It’s been well over a decade that I have been based out of Dubai with family, and believe it or not, there are certain telltale signs around February every year that sets my alarm bells ringing that the tennis time is drawing near.
A family friend would nudge me, well in advance, to find out if Roger Federer will be coming again, office colleagues would pass by with their polite reminders for passes as a detour past the Dubai Tennis Stadium assures you that one of the most eagerly anticipated fortnights of sport in the city’s calendar is here.
There have been some really successful editions with some of the biggest names of the game coming to the party, some not quite so thanks to may be the shock results or late pullouts — but then that’s the nature of sport. The enduring quality of this tournament, if you ask me, has been the blend of the family feel first with some quality tennis — even though the nearly uninterrupted presence of the Swiss master over the last decade guaranteed the tournament a distinctive class and identity.
The two weeks on offer this year has a somewhat lopsided appeal about it — and the organisers have not tried to skirt the issue. While the women’s field has a depth which can rival any front ranking WTA Tour stop — Sharapova or no Sharapova — the same cannot be said about the ATP week though a late confirmation from Federer can still go a long way in dramatically uplifting the mood of his legion of admirers here.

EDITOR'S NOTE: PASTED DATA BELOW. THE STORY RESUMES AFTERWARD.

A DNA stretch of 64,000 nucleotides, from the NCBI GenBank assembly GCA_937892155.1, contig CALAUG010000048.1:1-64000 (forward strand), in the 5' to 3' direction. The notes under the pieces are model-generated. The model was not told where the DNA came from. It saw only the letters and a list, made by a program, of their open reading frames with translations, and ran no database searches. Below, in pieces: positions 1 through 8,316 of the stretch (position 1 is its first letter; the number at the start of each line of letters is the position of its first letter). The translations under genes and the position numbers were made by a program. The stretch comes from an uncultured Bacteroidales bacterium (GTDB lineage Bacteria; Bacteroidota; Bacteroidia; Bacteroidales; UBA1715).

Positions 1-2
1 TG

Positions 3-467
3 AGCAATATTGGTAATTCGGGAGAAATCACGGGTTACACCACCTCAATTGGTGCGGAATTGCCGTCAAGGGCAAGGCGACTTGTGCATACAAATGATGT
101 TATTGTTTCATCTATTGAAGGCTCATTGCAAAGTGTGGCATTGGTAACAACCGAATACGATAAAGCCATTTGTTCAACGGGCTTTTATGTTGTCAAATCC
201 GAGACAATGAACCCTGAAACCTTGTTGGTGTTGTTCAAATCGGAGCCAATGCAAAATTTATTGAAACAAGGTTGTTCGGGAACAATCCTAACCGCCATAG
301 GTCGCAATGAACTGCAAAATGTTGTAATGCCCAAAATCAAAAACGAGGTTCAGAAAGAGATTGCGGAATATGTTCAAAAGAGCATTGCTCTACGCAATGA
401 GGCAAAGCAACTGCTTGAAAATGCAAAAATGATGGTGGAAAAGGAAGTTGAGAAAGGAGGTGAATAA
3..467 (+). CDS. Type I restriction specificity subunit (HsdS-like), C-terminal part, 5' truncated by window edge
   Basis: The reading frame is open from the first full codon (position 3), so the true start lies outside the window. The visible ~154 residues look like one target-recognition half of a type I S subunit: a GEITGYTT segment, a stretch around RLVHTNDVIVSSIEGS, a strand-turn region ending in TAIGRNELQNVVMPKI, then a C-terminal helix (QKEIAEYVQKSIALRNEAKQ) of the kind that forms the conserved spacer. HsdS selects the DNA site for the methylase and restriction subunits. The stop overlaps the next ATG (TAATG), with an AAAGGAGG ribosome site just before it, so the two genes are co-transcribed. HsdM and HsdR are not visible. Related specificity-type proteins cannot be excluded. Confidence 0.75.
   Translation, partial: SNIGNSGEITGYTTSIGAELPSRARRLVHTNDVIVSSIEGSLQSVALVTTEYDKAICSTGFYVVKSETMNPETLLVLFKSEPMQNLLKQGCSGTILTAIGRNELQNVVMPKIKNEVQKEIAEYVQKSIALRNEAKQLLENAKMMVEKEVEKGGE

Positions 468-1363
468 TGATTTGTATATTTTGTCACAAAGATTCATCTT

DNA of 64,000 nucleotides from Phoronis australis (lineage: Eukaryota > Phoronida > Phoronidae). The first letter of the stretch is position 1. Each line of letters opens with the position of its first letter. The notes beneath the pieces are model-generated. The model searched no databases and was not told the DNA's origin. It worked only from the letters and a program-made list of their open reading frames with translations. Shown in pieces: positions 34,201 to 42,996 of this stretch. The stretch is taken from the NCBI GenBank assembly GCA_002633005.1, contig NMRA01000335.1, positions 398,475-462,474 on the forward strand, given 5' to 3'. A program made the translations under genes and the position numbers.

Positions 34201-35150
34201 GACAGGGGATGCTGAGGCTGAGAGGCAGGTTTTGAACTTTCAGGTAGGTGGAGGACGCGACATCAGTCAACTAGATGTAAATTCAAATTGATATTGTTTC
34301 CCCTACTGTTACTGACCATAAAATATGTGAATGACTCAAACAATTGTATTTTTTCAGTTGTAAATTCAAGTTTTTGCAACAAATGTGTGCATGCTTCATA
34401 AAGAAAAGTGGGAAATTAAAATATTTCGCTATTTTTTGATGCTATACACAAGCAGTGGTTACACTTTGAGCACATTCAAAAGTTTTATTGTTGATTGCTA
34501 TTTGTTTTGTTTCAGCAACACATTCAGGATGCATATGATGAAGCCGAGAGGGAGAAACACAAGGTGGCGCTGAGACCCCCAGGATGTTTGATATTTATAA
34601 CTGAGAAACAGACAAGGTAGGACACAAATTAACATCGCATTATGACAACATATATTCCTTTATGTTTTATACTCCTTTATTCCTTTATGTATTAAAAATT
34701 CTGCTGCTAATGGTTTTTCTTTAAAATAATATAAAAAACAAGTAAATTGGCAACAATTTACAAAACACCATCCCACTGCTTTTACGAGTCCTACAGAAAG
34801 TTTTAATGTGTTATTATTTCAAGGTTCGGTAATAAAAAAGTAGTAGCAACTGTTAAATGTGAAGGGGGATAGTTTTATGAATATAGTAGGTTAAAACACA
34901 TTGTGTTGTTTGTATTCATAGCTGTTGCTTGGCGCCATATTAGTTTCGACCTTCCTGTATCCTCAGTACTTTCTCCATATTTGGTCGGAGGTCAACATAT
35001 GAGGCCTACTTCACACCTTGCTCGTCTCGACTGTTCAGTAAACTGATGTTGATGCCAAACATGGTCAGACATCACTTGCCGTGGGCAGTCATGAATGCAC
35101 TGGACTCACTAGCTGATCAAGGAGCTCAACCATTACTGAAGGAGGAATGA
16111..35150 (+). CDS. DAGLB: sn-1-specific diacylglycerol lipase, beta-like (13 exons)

In a recent interview with Gulf News, the Tournament Director Salah Talak tried to address the obvious question of the absence of a single name from the Big Four of men’s tennis — and the answers were pretty obvious. While Federer has made it clear that he will be picking and choosing his tournaments to possibly conserve his career till the 2020 Olympics, the organisers have still not given up hope on him — while the oldest No. 1 in men’s game had actually kept Dubai on his radar after his Slam No. 20 at the Australian Open.
Andy Murray, to quote the Dubai Duty Free official, had promised to come back to defend his crown but was felled by the hip injury which required a major surgery while Novak Djokovic — a multiple champion and another of the crowd favourites here — has chosen to extend his break from the game. Rafael Nadal, it’s public knowledge now, always prefers the US swing around this time of the year rather than Dubai.
If the turn of events has made Grigor Dimitrov, the only player in the men’s top-10 to feature in the line-up as the top seed, it begs of the obvious question in the context of men’s tennis rather than just Dubai — what happens to the men’s game after the ‘Big Four’?
Such doubts, I am sure, cannot really rob the two-week tennis extravaganza of it’s usual festive feel. If I know Dubai right, the show will surely go on ...